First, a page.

A legal and economic analysis of the Virginia Chesapeake Bay Preservation Act
This paper focuses on the Virginia Chesapeake Bay Preservation Act (the Act), the regulations promulgated thereunder and several questions arising from an examination of the Act and regulations. Specifically, the analysis examines the agricultural provisions within the regulations and asks whether the provisions are economically desirable, as well as legally enforceable.
The provisions of the Act and the regulations constitute the major focus of Chapter One. Chapter One's discussion concludes with an analysis of the regulations’ main pollution prevention tool, the vegetative buffer strip, and a brief listing of various issues and controversies involving the Act and the regulations.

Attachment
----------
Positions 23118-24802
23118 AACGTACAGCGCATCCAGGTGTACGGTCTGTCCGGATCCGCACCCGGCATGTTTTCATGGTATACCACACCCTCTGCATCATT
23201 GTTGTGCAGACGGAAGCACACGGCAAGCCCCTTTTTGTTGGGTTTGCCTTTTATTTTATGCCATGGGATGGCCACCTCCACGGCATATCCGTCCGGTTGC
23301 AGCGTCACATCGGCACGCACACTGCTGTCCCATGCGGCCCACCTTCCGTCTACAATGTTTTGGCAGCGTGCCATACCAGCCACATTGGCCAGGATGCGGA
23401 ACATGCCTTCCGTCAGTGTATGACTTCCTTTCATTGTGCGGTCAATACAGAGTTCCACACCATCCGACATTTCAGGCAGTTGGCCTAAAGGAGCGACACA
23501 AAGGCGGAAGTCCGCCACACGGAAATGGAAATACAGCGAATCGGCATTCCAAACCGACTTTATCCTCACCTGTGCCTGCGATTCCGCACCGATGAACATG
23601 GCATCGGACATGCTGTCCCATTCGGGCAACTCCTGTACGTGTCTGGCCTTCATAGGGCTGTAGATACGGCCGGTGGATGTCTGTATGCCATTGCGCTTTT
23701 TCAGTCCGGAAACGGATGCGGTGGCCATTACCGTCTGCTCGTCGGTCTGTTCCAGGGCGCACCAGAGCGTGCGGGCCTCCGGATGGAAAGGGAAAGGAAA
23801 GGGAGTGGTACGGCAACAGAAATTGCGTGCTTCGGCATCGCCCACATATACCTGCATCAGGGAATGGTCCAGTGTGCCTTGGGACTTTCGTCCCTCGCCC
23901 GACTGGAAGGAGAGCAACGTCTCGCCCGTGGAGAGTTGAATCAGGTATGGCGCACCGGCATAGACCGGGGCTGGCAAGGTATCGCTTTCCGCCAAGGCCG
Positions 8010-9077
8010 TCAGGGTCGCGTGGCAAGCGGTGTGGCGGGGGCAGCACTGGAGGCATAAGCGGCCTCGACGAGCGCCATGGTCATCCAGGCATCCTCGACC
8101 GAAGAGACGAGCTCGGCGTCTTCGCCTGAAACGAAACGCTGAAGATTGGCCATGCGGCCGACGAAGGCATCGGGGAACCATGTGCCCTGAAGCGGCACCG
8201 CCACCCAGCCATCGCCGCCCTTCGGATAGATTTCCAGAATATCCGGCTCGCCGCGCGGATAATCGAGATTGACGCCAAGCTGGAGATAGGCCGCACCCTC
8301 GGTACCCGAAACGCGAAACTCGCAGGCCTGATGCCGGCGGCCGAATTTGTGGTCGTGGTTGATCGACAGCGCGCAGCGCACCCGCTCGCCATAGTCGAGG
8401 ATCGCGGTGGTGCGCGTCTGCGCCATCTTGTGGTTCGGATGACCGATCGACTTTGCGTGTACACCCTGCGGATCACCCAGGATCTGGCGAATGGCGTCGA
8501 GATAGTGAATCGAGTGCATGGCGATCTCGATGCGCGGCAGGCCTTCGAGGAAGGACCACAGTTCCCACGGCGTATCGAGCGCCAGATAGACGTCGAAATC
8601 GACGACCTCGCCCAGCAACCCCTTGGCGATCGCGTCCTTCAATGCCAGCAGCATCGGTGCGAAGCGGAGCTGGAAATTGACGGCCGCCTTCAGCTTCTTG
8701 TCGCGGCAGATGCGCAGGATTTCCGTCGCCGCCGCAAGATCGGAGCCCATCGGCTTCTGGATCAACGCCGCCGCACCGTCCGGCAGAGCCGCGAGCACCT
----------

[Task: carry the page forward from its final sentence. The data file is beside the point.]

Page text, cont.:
Chapter Two introduces a linear programming model designed to determine the most cost-effective means of pollution control based on farmer profits under several regulatory scenarios. The results imply that the mandatory provisions of the regulation prevent farmers from achieving the desired level of pollution reduction in the least costly fashion.
The takings issue, a major concern for all environmental legislation, forms the major focus of Chapter Three. This analysis considers the provisions of the Act and regulations within the historic context of the takings clause of the Fifth Amendment of the United States Constitution, as well as the takings clause of the Virginia Constitution, and determines the legal validity of the provisions.
Finally, Chapter Four presents several criticisms of the regulations as presently constituted. Suggestions for a more cost effective regulatory scheme conclude the analysis.